God of War is a successful game. Like, tremendously successful. So successful, in fact, that the NPD noted that after three months, God of War is the fastest-selling PlayStation exclusive game since the NPD started tracking sales in 1995. But not only is it selling like crazy, it’s also a critical darling, earning mostly 9's, 10's, and a 4/5 from yours truly.
Few outlets had anything negative to say about the game, although the ones that did are just as valuable and should be respected. (That’s a can of words for another time, but critical consensus in video games is a bad thing. Sorry.) It’s such a knockout hit that I wonder how the next round of PlayStation exclusives will land in comparison. And as for Game of the Year discussions for 2018, well, let’s just say the competition is stiff.
There are a few truly big contenders left in 2018, and I’m not talking about the true and obvious Game of the Year, Dragon Quest XI. I mean the usual brand of AAA stuff that everyone eats up and argues over as if niche audiences that don’t have more distinguished taste don’t exist. I’m taking the piss a bit here, but you know what I’m saying. Also Dragon Quest is the greatest, and I’m sorry but I don’t make the rules.
Anyway, what I’m talking about are games like Marvel’s Spider-Man, Red Dead Redemption 2, Assassin’s Creed Odyssey, and maybe stuff like Super Smash Bros. Ultimate, and that’s probably about it. Although, I’m sure there will be people out there advocating for Hitman 2 and Fallout 76. That’s about it for the year, with games like Shadow of the Tomb Raider, Darksiders III, and Fist of the North Star: Lost Paradise sliding into runner-up slots.
God of War will inevitably be sized up, in terms of AAA, mainstream coverage, against Spider-Man and Red Dead Redemption 2. I do not see any surprises in there, save for the more Nintendo-friendly outlets. There will probably be heated arguments about Smash Bros., and that’s totally fine. Good, even. But I really wonder how these discussions will go!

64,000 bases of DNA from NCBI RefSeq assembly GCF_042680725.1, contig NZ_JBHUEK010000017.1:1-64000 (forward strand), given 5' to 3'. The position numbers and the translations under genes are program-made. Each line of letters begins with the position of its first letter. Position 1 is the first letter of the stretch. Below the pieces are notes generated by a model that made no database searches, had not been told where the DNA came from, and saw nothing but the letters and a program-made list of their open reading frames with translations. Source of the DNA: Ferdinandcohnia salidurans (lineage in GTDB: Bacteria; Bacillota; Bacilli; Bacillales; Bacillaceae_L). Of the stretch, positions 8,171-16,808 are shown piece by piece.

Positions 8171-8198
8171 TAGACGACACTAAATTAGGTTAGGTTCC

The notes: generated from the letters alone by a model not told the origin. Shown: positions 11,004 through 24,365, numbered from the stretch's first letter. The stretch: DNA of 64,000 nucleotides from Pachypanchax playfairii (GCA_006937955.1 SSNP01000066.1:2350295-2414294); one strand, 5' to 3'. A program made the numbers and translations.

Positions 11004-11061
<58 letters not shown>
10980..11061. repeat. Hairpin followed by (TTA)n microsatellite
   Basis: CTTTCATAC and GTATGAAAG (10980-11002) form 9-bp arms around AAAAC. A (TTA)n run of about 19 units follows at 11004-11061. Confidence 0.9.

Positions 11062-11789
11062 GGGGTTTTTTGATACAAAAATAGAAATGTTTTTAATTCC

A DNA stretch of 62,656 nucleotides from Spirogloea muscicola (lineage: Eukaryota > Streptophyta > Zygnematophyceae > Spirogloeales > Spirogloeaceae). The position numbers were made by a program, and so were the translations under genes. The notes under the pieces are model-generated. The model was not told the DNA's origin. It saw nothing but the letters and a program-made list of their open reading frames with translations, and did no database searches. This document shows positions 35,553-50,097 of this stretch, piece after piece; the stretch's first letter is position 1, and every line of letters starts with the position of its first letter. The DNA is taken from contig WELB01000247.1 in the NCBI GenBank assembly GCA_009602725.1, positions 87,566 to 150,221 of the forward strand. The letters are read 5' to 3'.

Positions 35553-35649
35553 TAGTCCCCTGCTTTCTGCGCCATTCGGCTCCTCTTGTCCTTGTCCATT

It’s already pretty obvious what Spider-Man is going to be like, as we’re in the middle of previews and marketing already, and likely will be reading reviews pretty soon. It will sell like illicit substances, because Spider-Man always does. It also has backing like a Spider-Man game never has. But in terms of the writing of the game and whatever gushing people like to do about “serious” games writing, I doubt it will reach the level of affect God of War saw.
I think it’s going to come down, at most major outlets doing big Game of the Year content, between God of War and Red Dead Redemption 2. People still hold the previous Red Dead on a massive pedestal, as its use of filmic language and homage to the spaghetti western really stuck with people. Rockstar is also treated like a collection of godlike myth and talent, and even when a somewhat negative review of Grand Theft Auto V drops it still ends up with a 9. Read Dead Redemption 2 will have a similar sense of storytelling seriousness and scale that God of War will, and that will make the difference, regardless of the gameplay.
I think that a lot of games were shifted around (and delayed to next year) due to Read Dead Redemption 2. I also think that God of War was a surprise success, with critics liking it a lot more than they expected to. That’s of course going to make it stand out more in peoples’ minds, which almost gives it an unfair advantage. It’s sort of like how all the drama surrounding Metal Gear Survive will probably give it an unfair advantage in ”Worst of the Year” articles. Red Dead has the long-running hype train behind it, and I’m sure, even subconsciously, there’s going to be a lot of “this will probably be a 10 unless something bad happens” mindsets going into it.
Ultimately I’m actually looking forward to seeing how all this turns out, and how kind or unkind time will be to God of War, and specifically what critics think of it. Oftentimes, reviews are written while the “new game smell” is still fresh, and several months can make a big difference in retrospect.